Working has changed to the extreme as well. Typing on a typewriter is far different than keying information on a keyboard and the speeds have increased and makes typing not as laborious. The injuries that can form from speed typing can range from hairline fractures to full on nerve damage. In some cases now being reported of gamer wrist, or typist wrists, where the carpels are damaged due to the repetitive action of typing on a keyboard day after day. This type of injury is also in fields like meat cutters, roofers, carpet installers or mechanic’s that use tools to complete jobs tasks repetitively, they injury the same body part over and over.
A scan of a wrist that has never typed a word or used a wrench and then a scan of a thumbs/wrist of a gamer or a typist from the 21st Century, will reveal signs of degeneration from over usage, like carpal tunnel syndrome, where this medical condition comes with a range of conditions that limit usage or cause pain. In someone that are in fields that would recreate the same injury from computing or different tool to complete work related tasks they must either change fields or get repeated surgical procedures that may not work due to the nature of that persons repetitive work cycle. View this link to examine a wrist injury classcial called carpal tunnel syndrome because so many of us have it; http://www.youtube.com/watch?feature=player_embedded&v=J11EIfiHMYw.
Injury to the knee parts like the patella can be replaced for carpet installers, shoulders, hip replacements are common in that field, as the repetitive motion of the hip and the slamming of the kneecap into a device that shoves the carpet tight across the floor and grabs the tack board as the workers lifts that device and moves across the carpet that motion is repeated over and over, using most if not all the muscle structure of the torso and legs and shoulder.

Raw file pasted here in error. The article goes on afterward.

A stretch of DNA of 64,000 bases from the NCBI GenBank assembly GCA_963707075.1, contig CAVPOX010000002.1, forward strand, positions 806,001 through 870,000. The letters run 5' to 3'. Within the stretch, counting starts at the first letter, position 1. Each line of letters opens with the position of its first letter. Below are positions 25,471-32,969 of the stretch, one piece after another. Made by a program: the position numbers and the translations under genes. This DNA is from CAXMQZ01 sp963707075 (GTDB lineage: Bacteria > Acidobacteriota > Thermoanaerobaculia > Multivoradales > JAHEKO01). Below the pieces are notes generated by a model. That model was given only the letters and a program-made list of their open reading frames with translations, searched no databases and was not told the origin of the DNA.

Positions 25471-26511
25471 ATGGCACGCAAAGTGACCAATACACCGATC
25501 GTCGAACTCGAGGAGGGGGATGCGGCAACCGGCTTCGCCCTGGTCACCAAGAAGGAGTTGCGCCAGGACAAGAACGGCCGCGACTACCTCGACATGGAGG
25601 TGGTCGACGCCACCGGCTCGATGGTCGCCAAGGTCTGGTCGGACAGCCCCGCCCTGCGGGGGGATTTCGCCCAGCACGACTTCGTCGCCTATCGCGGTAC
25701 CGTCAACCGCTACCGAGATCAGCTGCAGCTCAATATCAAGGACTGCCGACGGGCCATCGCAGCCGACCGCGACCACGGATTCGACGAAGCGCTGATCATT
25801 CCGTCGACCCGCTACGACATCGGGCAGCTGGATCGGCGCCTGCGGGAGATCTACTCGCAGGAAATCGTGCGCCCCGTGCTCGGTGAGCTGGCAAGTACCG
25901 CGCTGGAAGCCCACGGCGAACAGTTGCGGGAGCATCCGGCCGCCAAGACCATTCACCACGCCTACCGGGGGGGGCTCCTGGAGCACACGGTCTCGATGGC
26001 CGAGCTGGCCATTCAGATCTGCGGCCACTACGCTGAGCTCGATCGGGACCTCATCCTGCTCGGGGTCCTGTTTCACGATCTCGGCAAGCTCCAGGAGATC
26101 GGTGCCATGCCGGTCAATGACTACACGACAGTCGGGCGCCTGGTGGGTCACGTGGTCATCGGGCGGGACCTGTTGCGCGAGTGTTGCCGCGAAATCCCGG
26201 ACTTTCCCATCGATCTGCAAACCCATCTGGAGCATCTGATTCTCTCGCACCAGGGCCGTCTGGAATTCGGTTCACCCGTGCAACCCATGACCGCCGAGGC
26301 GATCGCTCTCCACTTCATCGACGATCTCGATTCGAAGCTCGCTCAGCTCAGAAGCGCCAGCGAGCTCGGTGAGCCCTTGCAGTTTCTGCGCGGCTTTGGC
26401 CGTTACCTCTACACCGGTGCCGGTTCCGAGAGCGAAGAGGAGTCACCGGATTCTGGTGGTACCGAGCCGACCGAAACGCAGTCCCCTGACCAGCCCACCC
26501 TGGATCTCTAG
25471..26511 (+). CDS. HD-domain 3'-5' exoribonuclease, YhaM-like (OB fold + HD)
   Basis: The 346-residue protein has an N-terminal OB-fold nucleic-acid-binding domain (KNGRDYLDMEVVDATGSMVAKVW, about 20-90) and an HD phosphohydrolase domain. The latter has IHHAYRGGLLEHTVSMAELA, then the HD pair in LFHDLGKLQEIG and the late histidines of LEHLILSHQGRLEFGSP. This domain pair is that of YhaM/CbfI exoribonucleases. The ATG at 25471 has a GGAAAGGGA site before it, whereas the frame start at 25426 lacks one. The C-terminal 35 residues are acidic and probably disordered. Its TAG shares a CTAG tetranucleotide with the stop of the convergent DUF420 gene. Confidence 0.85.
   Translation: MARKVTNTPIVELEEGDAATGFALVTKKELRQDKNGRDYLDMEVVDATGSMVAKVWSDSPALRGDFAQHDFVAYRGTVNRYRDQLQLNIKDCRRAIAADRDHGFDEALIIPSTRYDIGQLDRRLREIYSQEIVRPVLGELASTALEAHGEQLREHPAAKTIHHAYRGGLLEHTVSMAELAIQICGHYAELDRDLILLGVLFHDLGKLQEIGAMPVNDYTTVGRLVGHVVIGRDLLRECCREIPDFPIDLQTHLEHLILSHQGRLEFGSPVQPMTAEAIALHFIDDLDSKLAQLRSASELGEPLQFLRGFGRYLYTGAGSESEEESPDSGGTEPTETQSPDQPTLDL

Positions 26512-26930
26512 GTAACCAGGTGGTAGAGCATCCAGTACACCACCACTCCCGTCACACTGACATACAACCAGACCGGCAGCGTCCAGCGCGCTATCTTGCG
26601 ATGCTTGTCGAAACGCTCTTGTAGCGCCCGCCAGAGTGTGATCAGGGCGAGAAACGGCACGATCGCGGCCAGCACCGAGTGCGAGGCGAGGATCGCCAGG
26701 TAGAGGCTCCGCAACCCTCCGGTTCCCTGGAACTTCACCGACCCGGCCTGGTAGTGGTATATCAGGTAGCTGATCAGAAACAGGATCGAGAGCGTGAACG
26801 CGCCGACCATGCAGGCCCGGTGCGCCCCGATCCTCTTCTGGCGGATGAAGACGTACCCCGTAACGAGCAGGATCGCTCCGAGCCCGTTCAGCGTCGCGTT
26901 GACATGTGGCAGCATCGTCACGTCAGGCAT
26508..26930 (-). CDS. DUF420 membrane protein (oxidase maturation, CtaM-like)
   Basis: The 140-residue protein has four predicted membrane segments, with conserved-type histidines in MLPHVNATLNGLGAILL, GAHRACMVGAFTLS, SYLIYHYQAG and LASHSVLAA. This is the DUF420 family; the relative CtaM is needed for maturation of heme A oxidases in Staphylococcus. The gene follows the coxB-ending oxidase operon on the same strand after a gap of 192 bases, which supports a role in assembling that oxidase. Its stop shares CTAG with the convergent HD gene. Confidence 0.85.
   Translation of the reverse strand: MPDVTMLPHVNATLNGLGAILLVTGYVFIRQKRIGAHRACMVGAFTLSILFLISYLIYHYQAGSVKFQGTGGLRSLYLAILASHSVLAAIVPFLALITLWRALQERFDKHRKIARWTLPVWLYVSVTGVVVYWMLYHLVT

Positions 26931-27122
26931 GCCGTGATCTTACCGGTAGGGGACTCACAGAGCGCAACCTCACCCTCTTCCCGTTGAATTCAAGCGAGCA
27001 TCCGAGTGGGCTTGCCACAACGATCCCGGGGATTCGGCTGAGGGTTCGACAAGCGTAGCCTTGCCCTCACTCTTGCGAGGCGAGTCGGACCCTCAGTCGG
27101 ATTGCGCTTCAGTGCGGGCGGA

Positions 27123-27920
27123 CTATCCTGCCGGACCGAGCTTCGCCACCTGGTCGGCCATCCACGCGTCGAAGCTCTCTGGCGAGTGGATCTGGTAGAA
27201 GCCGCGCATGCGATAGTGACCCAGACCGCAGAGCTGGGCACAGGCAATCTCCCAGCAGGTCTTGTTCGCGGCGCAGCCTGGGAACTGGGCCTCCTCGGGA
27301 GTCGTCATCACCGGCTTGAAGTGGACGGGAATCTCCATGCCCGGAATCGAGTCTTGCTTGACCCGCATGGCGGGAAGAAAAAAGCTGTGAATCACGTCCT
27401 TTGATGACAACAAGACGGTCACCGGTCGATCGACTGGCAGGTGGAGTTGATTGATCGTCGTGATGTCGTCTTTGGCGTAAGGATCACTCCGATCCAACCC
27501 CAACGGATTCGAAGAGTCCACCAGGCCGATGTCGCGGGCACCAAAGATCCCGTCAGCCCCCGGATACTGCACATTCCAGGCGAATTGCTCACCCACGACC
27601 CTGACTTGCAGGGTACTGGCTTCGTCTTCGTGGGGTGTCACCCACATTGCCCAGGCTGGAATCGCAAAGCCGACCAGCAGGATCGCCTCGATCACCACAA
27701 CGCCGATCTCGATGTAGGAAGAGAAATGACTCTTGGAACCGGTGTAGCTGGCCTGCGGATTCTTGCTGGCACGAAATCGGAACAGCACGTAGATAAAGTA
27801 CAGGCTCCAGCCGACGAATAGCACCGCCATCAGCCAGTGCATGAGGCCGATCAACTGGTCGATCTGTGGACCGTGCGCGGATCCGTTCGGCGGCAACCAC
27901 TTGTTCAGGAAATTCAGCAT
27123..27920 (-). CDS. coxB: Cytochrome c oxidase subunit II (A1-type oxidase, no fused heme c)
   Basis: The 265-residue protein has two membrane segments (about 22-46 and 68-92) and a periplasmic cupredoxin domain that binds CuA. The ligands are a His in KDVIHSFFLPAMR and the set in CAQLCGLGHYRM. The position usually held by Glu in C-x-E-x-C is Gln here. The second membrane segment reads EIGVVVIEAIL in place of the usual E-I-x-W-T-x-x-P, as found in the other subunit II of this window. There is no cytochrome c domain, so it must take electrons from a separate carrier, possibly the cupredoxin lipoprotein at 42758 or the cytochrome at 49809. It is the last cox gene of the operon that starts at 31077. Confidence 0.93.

Roofers have feet issues as they stand on ladders, calf injuries, hamstring injuries, lower back and shoulder and hand injuries from using tools with little shoulder support. They work in bad weather and that further stresses out those body parts.
People that stand for a living, nurses, hairstyles, cooks, painters, teachers, what ever your field, if standing/sitting all day is your job description, then know that is not what the body is designed to do. We are designed for motion, the images we can get today are possible with motion, seeing the damage of the spine in 3-D is detection for internal bone injuries or disease where potential discovery leads to early treatments and longevity.